LOUISVILLE, KY (WAVE) - The Metro Ethics commission met, this afternoon, for a hearing that looked into a complaint filed against Metro Councilwoman Judy Green. Green is accused of misusing grant money and hiring family members.
The commission initially thought the hearing could take two days, but it wrapped up in one, after only a limited number of witnesses were called to testify.
Ray Barker Senior, who at one-time was Green's political rival, filed the complaint against her, after an internal Metro audit state there was not enough documentation, proving how the Green Clean Team spent grant money. Green set-up the program. The audit stated the Green Clean Team received $35,000 of grant funding. The audit said Green's husband became the program manager and that he was paid more than his contract stated. The audit stated Green should have requested an opinion from the Metro Ethics Commission of a potential conflict of interest.
On Thursday, Green testified that she made sure her colleagues on the Metro Council knew her adoptive and foster kids were going to be involved in the summer youth program.
Question: "Did you supervise your kids"?
Question: "Did you give them preference?"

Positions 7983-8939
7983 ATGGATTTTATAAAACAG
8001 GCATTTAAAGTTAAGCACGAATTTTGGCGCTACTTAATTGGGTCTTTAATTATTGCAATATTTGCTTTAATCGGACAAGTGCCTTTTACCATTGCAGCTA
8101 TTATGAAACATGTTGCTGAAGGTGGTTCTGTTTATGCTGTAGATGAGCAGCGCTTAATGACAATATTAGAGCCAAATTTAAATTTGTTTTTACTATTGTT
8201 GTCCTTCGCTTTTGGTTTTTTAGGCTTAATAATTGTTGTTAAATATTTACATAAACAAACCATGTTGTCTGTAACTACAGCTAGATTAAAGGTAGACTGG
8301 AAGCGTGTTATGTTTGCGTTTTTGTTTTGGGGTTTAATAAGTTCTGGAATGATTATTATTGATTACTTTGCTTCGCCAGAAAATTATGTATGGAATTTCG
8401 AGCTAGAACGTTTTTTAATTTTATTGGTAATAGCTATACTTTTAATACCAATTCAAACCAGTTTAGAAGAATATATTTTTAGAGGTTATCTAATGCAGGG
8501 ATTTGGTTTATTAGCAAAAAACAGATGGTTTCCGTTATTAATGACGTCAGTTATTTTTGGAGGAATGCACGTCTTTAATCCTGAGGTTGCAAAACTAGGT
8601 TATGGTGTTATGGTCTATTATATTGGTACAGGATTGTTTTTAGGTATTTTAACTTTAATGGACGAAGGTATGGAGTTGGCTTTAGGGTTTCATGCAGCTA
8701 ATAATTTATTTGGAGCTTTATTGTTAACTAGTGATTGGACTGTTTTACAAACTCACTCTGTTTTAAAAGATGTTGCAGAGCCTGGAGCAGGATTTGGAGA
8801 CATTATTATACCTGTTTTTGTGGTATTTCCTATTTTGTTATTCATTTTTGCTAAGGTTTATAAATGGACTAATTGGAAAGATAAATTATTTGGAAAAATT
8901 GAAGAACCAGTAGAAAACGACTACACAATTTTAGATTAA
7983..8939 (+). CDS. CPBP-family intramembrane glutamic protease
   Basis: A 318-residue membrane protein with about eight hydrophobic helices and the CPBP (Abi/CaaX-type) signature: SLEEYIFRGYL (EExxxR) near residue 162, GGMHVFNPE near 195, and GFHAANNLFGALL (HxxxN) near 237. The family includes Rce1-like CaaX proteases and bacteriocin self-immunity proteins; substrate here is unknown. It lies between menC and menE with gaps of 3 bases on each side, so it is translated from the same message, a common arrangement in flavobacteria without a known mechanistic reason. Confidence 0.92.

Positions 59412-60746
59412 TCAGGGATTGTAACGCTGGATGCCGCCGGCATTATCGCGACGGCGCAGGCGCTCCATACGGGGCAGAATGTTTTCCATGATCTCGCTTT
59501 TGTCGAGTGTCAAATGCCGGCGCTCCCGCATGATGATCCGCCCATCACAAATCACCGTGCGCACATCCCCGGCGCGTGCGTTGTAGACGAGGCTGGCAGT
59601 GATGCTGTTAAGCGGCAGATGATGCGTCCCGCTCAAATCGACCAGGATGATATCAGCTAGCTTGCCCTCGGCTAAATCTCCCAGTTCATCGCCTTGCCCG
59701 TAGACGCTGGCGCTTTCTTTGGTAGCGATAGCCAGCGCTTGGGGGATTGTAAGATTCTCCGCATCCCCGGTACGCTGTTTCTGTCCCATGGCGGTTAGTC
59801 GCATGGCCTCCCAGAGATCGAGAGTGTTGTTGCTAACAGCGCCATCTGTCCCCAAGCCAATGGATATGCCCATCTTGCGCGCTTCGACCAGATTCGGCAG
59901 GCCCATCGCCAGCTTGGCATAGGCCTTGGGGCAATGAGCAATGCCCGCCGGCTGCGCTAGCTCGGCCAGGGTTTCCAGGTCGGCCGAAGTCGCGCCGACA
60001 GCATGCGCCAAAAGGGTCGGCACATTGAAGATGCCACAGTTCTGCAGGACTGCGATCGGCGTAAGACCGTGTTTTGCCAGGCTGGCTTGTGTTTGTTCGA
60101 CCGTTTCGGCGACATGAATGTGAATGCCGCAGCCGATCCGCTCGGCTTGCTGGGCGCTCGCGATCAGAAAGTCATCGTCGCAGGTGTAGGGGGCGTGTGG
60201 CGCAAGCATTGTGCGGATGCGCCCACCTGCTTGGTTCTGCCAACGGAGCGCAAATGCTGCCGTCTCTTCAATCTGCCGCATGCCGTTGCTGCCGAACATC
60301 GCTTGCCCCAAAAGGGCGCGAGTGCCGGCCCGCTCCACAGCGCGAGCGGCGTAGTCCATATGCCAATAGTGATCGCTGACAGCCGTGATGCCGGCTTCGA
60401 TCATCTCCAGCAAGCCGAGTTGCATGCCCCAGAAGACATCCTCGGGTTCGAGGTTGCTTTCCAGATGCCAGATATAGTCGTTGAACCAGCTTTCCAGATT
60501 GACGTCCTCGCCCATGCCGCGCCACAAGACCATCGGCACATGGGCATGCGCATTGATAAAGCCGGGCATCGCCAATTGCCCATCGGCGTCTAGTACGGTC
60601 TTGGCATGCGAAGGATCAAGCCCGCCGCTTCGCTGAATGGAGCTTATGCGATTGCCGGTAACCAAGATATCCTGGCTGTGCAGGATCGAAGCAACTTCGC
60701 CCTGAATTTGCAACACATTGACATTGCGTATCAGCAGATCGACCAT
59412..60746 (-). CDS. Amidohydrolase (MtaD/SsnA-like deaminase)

Green responded: "No".
Green said she set up the program to do good in the community. She said she did not do anything at the expense of the other kids enrolled in the program. She said her intention was not to do anything unethical.
According to testimony, some Green Clean Team children received as little as $20 and that some people received as much as $400. Green said it depended on how many days people worked. Green said their stipend was $15 a day. She said the $400 would have been a supervisor's salary.
Life Institute Inc. CEO, Eddie Woods, was asked to testify. He said he entered into an agreement with Green and, ultimately, with the Metro Council when Operation Hope Clean Team applied for a grant and received it for $55,000. Twenty thousand was for Operation Hope and the remainder $35,000 was for the Green Clean Team. Woods said he expected more from the program. He said he did not oversee the program and added keeping track of payroll -initially- was supposed to be done using time sheets.
A few more witnesses were called to the stand, Thursday. Since the hearing was completed in one day, the hearing officer has about 15 days to give the Metro Ethics Commission an opinion. After that, the commission has up to 10 days to come back with a decision.
The Metro Ethics Commission will hear the second complaint filed against Green during a second hearing. It has been scheduled for mid-May. The second complaint questioned Green's involvement with "100 Black Men of Louisville". The complaint stated Green, redirected money that was supposed to go to the group to other organizations without approval from the council.